Pregnant Nurses at Risk

February 17, 2019

Pregnant nurses may be at risk of miscarriage or birth defects, according to a recent National Institute of Occupational Safety and Health (NIOSH) study. The study, published in the American Journal of Nursing, reports that approximately 40 percent of pregnant nurses do not wear protective gowns when administering antineoplastic (chemotherapeutic) drugs to treat cancer. The reproductive toxicity of these powerful drugs is well established, yet many nurses do not take the proper safety precautions – an indication that further education and training is necessary.

Dangers of Cancer Drugs

Antineoplastic drugs, whether in liquid or pill form, are hazardous. The drugs target dividing cancer cells but may also harm the dividing cells of a developing fetus. According to NIOSH, cancer patients who take the drugs have an increased risk of infertility and pregnant patients have an increased risk of having a miscarriage or a child with a birth defect.

These reproductive toxicants are not only harmful to those who receive them, but also to the pharmacists who prepare them, the nurses who administer them, and other healthcare workers who come in contact (directly or indirectly) with the drugs such as doctors, operating room workers, shipping and receiving personnel, and waste handlers. Those who administer them also have an increased risk of infertility, miscarriage, and birth defects.

Necessity of Precautionary Measures

Previous occupational exposure studies suggest that workers who have long-term, low-level exposure to the drugs are at increased risk of reproductive issues. Safe handling guidelines recommend that nurses who administer the drugs wear two pairs of gloves (one pair of latex gloves and one pair of chemotherapy gloves) and a water-resistant gown for protection. However, according to the study, many nurses do not wear the minimum recommended personal protective equipment (PPE) when working with antineoplastic drugs.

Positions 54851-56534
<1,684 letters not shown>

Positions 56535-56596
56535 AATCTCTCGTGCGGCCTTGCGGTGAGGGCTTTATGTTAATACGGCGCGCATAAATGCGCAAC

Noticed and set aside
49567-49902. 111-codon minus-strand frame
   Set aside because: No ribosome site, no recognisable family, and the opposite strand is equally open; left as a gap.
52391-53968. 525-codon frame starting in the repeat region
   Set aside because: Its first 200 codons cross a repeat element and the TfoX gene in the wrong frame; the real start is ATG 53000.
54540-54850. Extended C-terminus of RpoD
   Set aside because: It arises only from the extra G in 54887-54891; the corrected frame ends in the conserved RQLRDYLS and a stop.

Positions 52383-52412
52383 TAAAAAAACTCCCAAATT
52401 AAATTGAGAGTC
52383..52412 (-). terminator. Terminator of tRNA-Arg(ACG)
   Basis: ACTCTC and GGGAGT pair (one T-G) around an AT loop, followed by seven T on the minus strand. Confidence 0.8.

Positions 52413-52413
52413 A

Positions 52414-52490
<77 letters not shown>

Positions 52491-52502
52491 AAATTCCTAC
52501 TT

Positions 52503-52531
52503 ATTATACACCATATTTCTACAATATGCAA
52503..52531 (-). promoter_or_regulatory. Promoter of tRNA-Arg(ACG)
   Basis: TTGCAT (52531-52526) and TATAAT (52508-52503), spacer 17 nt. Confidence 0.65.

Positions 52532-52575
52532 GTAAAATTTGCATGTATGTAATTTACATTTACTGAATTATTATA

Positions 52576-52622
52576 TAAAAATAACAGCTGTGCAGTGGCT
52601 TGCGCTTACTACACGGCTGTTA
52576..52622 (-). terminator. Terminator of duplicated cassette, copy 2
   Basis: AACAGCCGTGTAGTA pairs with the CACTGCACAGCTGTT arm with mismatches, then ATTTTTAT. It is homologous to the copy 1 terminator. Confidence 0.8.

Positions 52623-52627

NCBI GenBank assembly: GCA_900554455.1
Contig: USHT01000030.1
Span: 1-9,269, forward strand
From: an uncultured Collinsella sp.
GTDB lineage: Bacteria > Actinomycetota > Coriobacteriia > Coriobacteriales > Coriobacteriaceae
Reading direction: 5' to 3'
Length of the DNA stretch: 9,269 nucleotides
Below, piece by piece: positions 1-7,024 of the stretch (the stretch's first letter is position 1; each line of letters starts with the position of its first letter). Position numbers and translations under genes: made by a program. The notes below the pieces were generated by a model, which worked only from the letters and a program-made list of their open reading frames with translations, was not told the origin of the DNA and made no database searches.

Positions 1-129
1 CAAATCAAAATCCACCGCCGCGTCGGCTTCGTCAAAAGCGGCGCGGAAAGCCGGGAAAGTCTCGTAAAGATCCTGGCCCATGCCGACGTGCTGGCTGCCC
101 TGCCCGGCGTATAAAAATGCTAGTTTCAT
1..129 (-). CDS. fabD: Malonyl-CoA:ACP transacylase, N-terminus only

Results of the Study

One of the first of its kind, the NIOSH study collected data from more than 40,000 nurses, both pregnant and nonpregnant, to assess the level of glove and gown use among those who administer antineoplastic drugs. Researchers found the following:

  • 27 percent of nonpregnant nurses reported administering the drugs within the past month
  • Seven percent of pregnant nurses reported administering them within the first 20 weeks of pregnancy
  • 12 percent of nonpregnant nurses reported never wearing gloves, and 42 percent reported never wearing a gown, while administering the drugs
  • Nine percent of pregnant nurses reported never wearing gloves, and 38 percent reported never wearing a gown, while administering the drugs

NIOSH Recommendations

According to NIOSH officials, this study underscored the need for continued education and training. Nurses should be made aware of the hazards associated with administering antineoplastic drugs and advised about the proper precautionary measures to take. NIOSH also encourages employers to afford workers adequate time to handle the drugs safely and provide them with the appropriate PPE.

Philadelphia Workers’ Compensation Lawyers at Larry Pitt & Associates, P.C. Help Nurses Obtain Compensation for Occupational Illnesses

If you have a work-related illness, contact a Philadelphia workers’ compensation lawyer at Larry Pitt & Associates, P.C. We can help you obtain the workers’ compensation benefits to which you are entitled. For a free consultation, please complete our online contact form or call us at 888-PITT-LAW today.

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